© Peter Rozovsky 2007

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Sunday, September 02, 2007

An English writer's Scottish crime story

With Macbeth, the story of a man sent spiraling into murder and despair by his own weakness and the prodding of a femme fatale, the versatile English genre writer William Shakespeare proves he is as at home in crime drama as he is in romance and historical stories.

Macbeth, a thane or "capo" in medieval Scotland, plots a route to power like Rico "Little Caesar" Bandello's, only more ruthless and more direct. Rather than eliminating rivals one by one, he goes right for the top, killing the king and planting forensic evidence on his guards, whom Lady Macbeth has got drunk in the meantime. The next day, feigning grief and anger at the murder, Macbeth kills the guards, neatly eliminating two possible witnesses.

Like Little Caesar, Shakespeare's story turns "away from the ... focus on detectives and victims of crime, and onto the life and development of the gangster himself." That focus takes a noirish turn almost from the start. Though noble and highly placed, Macbeth is a weak man and thus a cousin to the losers of classic roman and film noir. Plagued by visions and hallucinations, swinging wildly between depression and desperate optimism, Macbeth begins killing off possible threats to his new crown.

When Lady Macbeth, whose plot for Macbeth to take over the throne found fertile soil in her husband's susceptible mind, commits suicide, Macbeth is plunged into a hopelessness as affecting as any in Jim Thompson or David Goodis, the famous "tomorrow, and tomorrow, and tomorrow" speech. Many of the key scenes take place at night, thus lending the story a noirish feel to match its tragic protagonists' descent into hopelessness and death.

With its Scottish setting, Macbeth is sure to please fans of Ian Rankin.

© Peter Rozovsky 2007

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Saturday, September 01, 2007

A Ned Kelly Awards roundup

Here's more about the Ned Kelly Awards for Australian crime fiction: long lists of nominees for the past few years, lists of winners for earlier years, and links to many of the books. It's a good resource, as is the site from which it's taken.

© Peter Rozovsky 2007

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A mystery from Mongolia and a question for readers

Clive James told the world five months ago that crime fiction had run its course. “(T)here are only so many storylines and patterns of conflict,” he wrote in the New Yorker. “The only workable solution has been to shift the reader’s involvement from the center to the periphery: to the location. In most of the crime novels coming out now, it’s a matter not of what happens but of where. Essentially, they are guidebooks.”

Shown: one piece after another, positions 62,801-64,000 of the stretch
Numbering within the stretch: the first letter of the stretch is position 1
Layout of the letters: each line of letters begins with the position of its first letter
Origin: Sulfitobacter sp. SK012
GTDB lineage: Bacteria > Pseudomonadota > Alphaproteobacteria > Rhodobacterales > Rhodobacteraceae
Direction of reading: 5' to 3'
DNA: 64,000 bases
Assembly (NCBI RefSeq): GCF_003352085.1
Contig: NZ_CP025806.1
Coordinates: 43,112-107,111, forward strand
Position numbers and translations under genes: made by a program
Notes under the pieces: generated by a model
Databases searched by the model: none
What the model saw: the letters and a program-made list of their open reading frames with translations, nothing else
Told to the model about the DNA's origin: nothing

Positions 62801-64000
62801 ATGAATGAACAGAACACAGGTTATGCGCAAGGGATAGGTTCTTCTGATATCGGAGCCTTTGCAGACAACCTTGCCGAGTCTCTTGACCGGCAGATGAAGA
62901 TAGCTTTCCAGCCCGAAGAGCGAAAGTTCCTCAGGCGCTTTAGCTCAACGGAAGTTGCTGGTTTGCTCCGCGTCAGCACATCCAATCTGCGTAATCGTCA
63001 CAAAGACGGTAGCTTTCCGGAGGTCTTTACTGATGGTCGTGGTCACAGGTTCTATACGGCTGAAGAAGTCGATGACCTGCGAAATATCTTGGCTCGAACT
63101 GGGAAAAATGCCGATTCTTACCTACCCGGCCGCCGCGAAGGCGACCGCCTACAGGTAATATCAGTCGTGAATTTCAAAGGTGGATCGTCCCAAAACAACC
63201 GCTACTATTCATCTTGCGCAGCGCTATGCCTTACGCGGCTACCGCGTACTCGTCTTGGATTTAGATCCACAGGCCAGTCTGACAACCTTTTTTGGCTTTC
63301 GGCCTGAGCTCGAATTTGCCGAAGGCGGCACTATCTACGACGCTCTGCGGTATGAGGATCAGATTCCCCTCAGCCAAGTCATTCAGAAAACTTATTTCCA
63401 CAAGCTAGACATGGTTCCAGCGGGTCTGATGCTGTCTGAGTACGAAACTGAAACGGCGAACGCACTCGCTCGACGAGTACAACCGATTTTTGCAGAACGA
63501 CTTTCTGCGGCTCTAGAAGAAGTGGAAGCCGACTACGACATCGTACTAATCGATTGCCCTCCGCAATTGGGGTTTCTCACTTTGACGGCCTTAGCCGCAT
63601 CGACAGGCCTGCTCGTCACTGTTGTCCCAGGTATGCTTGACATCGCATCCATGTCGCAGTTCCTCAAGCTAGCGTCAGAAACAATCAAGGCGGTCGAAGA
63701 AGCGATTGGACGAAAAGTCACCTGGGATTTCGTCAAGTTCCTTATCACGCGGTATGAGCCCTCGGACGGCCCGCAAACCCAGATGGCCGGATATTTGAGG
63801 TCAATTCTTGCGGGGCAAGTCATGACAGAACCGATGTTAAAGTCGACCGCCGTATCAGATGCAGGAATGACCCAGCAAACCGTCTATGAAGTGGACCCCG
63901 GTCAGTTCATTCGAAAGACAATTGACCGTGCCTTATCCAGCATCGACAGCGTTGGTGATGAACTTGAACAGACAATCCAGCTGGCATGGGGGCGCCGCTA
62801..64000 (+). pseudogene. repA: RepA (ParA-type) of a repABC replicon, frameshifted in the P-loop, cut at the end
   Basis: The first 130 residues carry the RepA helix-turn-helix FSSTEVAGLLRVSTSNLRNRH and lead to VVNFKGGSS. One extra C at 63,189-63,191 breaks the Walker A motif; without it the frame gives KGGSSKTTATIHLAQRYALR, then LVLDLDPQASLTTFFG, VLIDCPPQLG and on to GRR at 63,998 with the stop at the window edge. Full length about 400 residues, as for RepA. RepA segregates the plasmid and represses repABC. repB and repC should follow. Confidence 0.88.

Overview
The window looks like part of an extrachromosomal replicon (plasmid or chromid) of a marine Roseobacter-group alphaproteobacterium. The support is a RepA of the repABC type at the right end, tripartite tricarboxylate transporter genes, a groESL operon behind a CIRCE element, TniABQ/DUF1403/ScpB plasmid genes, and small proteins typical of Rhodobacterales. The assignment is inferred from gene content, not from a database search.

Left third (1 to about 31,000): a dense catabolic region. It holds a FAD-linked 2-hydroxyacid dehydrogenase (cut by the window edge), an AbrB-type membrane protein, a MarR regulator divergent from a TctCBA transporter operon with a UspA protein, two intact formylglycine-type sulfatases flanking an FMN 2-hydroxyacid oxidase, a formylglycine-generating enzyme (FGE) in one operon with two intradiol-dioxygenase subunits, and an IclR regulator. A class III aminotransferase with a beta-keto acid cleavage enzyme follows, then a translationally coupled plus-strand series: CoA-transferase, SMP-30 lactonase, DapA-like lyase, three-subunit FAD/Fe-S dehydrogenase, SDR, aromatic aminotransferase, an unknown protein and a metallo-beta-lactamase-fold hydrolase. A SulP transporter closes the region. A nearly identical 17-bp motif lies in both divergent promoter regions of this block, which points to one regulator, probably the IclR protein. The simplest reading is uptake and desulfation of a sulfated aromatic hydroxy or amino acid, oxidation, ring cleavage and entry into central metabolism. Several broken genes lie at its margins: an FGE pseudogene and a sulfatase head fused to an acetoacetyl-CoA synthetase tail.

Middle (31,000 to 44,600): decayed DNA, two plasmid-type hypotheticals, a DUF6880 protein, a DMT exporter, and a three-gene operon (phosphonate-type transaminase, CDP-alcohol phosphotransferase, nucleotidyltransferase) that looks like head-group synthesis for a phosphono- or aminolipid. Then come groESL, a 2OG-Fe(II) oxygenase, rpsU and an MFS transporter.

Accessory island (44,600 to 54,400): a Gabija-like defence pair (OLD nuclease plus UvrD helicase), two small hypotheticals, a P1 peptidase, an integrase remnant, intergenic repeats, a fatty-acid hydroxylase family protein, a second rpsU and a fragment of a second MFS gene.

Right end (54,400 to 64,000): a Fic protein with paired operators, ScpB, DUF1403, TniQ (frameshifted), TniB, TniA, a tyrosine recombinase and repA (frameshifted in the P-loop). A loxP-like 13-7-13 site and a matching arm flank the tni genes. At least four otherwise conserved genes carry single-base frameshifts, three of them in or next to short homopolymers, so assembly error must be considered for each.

Among the valid rejoinders is “So what?” A story can do worse than introduce a reader to an unfamiliar location. An author can do worse than explore a strange, new land and let the reader experience vicariously the strange newness. Once upon a time, that was one of the things stories were supposed to do.

I suspect that for most readers, setting will not come much stranger or newer than Michael Walters' Mongolia. In The Shadow Walker, a visiting investigator glimpses traditional nomadic camps as his plane descends over Ulan Bataar's airport. Minutes later, he is jarred by the contrast with the customs formalities and baggage carousels in the terminal.

Later, two Mongolian detectives meet in one of Ulan Bataar's new American-style coffee houses, and:

Sure, the opening chapters may contain more exposition than some crime novels, but why not? Walters is exploring interesting territory, so I don't mind that he stops now and then to tell me about it. Besides, he breaks the telling into small, unobtrusive chunks.

The killings have just begun, and the major complications have not yet started. So far, though, I like what Walters is showing me.
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I said that Mongolia would likely be a new and strange setting for most crime-fiction readers. What new, unexpected, surprising or exotic crime-fiction settings have caught your attention? And why?

© Peter Rozovsky 2007
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Nergui looked with some displeasure at the large foaming cup that Doripalam placed in front of him. “This isn't coffee,” he said. “It's a nursery drink.”

Doripalam shrugged. “It's what the Americans drink. Apparently.”

“So we must get used to it.” Nergui took a mouthful and grimaced. “Though that may take some time, I think. But thank you anyway."